Degree of Difficulty

Going down isn't easy. Bell might be an accomplished flopper, but he's also a hard-nosed defender. According to unofficial statistics at, the Suns guard is one of the top charge-takers in the NBA -- which means he absorbs plenty of real shoulders and elbows to go with the phantom ones.

While playing with the Los Angeles Lakers, Golden State guard Derek Fisher was a pesky charge-taker/reverse-tucker in the mold of Bell. Lue, a former Lakers teammate, recalls Fisher coming to practice with sore hips and a smarting tailbone.

Floppers suffer for their art. Outside of Chris Andersen, can anyone involved with the dunk contest say the same?

"If you're known as a flopper all the time, you're not going to get any calls," says Los Angeles Clippers guard Sam Cassell. "You have to stand in and take some hard shots, too. You earn it."


A first-rate flop has many elements: positioning, body control, sliding along the floor just so. Still, it's the personal touches that stand out. Dallas guard Jason Terry admiringly calls Laker guard Kobe Bryant a "verbal flopper," able to coax a call out of a single well-timed scream. Michael Jordan once likened Miller's trademark habit of initiating hand and arm contact to "chicken fighting with a woman."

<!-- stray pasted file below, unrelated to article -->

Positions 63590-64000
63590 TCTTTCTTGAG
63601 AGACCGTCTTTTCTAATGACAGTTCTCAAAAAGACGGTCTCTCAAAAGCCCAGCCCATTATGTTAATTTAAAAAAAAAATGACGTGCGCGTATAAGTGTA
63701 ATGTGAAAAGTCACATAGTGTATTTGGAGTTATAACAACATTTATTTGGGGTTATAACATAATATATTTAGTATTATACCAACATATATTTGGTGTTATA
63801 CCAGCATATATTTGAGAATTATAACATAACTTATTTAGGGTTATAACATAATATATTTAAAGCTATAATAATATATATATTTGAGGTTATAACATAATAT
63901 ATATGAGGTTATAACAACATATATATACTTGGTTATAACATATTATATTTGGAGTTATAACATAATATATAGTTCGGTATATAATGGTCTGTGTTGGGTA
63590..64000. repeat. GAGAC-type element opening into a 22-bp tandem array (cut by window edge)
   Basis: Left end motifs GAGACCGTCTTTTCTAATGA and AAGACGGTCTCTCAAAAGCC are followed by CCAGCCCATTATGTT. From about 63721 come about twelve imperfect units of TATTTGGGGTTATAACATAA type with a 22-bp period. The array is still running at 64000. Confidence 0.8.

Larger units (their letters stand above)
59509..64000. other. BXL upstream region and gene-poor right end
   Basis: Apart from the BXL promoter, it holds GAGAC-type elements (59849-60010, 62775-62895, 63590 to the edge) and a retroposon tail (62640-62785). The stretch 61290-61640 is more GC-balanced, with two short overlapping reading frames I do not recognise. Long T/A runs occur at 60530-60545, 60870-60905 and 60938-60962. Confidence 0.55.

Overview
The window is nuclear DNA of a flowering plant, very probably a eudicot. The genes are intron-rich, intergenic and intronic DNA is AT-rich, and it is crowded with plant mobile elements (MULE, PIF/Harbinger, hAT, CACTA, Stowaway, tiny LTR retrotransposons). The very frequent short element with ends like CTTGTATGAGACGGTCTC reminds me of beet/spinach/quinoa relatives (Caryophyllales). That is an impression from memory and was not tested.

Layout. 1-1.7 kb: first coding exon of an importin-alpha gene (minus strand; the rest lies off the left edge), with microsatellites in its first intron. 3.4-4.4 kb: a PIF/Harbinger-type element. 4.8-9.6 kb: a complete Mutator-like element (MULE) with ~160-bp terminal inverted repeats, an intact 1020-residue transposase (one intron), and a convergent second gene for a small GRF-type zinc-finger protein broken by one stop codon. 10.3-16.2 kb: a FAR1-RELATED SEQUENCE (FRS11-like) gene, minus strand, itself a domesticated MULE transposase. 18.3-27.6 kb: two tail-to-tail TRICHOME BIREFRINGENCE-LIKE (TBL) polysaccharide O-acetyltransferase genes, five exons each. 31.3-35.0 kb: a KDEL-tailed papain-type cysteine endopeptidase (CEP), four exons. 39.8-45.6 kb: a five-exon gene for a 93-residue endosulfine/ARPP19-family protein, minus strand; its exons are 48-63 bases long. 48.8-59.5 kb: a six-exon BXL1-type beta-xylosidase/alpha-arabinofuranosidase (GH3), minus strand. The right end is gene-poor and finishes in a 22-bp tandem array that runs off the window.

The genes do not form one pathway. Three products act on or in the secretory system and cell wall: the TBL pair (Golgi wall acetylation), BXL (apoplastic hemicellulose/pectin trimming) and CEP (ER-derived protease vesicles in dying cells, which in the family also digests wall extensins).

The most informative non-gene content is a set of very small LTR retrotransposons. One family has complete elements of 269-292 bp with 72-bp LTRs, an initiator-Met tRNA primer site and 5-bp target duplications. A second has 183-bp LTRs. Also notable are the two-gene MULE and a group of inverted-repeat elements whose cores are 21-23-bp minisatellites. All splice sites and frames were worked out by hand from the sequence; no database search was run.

A few years back, I asked Denver guard DerMarr Johnson to demonstrate Miller's technique. Linking elbows with an imaginary defender, he pulled back with a yell, his arms spinning like windmills.

"You make the first attack," says Whitney. "And when your guy is trying to dislodge himself, you fall down. The ref sees it, and he thinks you're the one getting fouled."

Milwaukee center Ervin Johnson says Divac favored a similar move.

"He'll grab your shirt, flop back," Johnson says, shaking his head in frustration. "Grab your arm, fall back and hit the ground. He stands out like a sore thumb. He should get an Oscar for best actor. Beat out Jack Nicholson."

Emotional Impact

Nicholson starred in "One Flew Over the Cuckoo's Nest." Floppers such as Divac drive opposing players cuckoo.

"You try to get guys off balance," Cassell says. "You try to get into their minds. That's to your advantage."

Is it ever. Even the best dunk counts for only two points, same as a layup or jump shot. A well-timed flop, on the other hand, can be worth so much more. It's demoralizing. Distracting. On offense, it makes power players less aggressive; on defense, it makes shot blockers think twice.